Jack Black and Kyle Gass (right) star in New
Line Cinema’s musical comedy
Tenacious D: The Pick of Destiny.
(Zade Rosenthal/New Line Cinema)
For five years, Jack Black has been telling people he’d like to cast Meat Loaf as his father.
“He never told me that,” Meat Loaf said. “But he told everyone else. So when he called and asked if I’d play his father, I had to say yes.”
He felt so obligated to take the role that he didn’t even ask to see a script for “Tenacious D in `The Pick of Destiny,’” which opens Wednesday.
“I just did it because I really like Jack,” he said. “I knew it was going to be funny, and I knew it was going to be off the wall. I didn’t need a script.”
In a way, the role offered Black a chance to repay a favor. In 1999, the cable network VH1 commissioned a made-for-TV biopic about Meat Loaf’s singing career. Black landed the starring gig, in part because Meat Loaf lobbied for him.
“He was the guy I had requested for the role from day one,” Meat Loaf said. “He’s an actor, but he understands singing. He gets music. He respects the integrity of the lyrics. But then the project got postponed, and his career took off. We couldn’t afford him anymore.”
In an it’s-a-small-world ironies, one thing that catapulted Black to stardom was Tenacious D, a spoof rock `n’ roll duo he created with fellow comic Kyle Gass as part of a stage improv show. While VH1 was trying to get the biopic project back on track, HBO approached Black and Gass about a weekly series based on Tenacious D.
The movie purportedly shows how the singers got together in the first place. It’s a musical, which is another aspect that intrigued Meat Loaf.
“Jack never did send me the script, but he sent me the song I sing,” he said. “That was all I needed. Everything I needed to know about my character was in that song.”
It wasn’t that he never tried to explore what Black had in mind for the character when he wrote the script. But they’ve both been very busy - Black starred earlier this year in “Nacho Libre” and Meat Loaf just released a new album, “Bat Out of Hell III” - and they couldn’t find the time to get together.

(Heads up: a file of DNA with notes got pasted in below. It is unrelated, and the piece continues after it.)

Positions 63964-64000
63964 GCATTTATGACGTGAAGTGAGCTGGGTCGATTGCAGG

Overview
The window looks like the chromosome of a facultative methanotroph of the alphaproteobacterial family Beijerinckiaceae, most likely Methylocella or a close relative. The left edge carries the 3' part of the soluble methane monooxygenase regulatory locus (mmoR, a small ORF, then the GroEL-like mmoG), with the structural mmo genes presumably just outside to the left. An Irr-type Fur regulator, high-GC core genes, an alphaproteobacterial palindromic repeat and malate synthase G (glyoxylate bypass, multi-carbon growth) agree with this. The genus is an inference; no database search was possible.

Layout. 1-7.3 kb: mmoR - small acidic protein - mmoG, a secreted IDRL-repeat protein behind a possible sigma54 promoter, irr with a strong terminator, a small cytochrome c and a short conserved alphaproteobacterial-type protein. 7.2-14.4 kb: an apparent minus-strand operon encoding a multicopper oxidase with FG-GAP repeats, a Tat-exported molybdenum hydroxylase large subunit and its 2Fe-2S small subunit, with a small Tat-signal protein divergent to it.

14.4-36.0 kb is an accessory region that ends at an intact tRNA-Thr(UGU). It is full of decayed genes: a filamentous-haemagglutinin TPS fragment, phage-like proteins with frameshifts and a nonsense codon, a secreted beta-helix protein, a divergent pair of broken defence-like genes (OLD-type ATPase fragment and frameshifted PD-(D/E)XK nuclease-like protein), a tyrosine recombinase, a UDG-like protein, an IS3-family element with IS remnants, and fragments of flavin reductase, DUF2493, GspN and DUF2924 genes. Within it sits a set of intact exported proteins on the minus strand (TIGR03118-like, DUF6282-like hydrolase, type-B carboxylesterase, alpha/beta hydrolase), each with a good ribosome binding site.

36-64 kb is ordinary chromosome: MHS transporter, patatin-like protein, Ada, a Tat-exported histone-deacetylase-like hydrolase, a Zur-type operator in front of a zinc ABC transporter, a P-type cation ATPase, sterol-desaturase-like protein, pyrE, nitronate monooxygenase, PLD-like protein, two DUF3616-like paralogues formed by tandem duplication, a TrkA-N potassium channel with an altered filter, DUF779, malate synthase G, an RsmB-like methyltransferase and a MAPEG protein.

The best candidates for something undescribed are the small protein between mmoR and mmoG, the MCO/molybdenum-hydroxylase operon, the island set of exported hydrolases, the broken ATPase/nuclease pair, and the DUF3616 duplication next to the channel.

“We came close once,” Meat Loaf said. “He was in Las Vegas at the same time I was. He called and told me to come over. But he only had half an hour (of free time), and it took me half an hour to get there.”
As it turned out, the song ended up taking on a life of its own.
“The song just sort of happened,” he said. “I rehearsed it a couple of times at home. Then I went down to a studio. I thought I was just doing a demo, but when we got done, they said they liked it the way it was, so they kept it. That’s the version that’s in the movie. The whole thing ended up taking only 15 minutes.”
The song comes in a flashback scene in which the father warns his son about the evil he believes is inherent in rock music.
“He’s a control freak and a religious zealot,” Meat Loaf said of the father. “That’s the only guideline I needed for the character. I took it from there.”
It’s not the most flattering characterization, he admitted. He isn’t worried about it having any effect on his image, but it could turn out to be a problem for someone else - namely, Black’s real father.
“I asked Jack if his dad was really like this, and he said no,” Meat Loaf recalled. “I said, “In that case, your dad is going to hate me forever.’”
// Short Ends and Leader
"Mystery writer Arthur B. Reeve's influence in this film doesn't follow convention -- it follows his invention.READ the article